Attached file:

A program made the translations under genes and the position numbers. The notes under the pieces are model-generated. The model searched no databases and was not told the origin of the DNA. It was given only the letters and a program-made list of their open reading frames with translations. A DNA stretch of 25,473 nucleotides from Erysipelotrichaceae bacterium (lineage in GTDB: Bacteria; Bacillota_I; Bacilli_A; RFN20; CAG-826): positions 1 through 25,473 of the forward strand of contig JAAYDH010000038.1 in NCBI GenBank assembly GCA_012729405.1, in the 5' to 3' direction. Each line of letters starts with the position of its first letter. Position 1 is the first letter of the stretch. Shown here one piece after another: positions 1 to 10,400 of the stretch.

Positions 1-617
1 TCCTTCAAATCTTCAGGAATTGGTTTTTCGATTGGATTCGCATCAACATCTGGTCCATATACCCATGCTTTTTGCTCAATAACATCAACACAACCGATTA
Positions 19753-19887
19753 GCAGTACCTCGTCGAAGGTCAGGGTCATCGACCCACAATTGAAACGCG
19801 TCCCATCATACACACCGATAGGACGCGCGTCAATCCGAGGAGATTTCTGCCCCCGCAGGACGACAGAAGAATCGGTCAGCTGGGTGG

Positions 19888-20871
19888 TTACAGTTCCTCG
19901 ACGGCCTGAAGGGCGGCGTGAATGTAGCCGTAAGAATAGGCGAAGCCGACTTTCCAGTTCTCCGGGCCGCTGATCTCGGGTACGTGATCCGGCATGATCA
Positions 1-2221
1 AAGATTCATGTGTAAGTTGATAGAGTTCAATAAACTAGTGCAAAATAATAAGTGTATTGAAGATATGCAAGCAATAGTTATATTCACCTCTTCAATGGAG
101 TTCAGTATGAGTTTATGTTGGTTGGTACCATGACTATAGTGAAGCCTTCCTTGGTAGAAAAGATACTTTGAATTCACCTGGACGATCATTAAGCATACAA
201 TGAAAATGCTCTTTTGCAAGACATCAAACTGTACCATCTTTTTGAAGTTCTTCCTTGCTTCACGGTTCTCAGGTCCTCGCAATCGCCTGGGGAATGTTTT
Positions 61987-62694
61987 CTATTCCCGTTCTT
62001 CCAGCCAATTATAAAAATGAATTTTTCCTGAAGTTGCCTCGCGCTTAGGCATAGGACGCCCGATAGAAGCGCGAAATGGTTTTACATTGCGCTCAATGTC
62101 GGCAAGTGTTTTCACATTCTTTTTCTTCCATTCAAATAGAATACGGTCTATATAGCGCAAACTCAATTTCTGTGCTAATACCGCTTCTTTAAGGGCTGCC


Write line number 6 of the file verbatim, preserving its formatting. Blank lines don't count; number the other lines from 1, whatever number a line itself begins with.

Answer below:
19801 TCCCATCATACACACCGATAGGACGCGCGTCAATCCGAGGAGATTTCTGCCCCCGCAGGACGACAGAAGAATCGGTCAGCTGGGTGG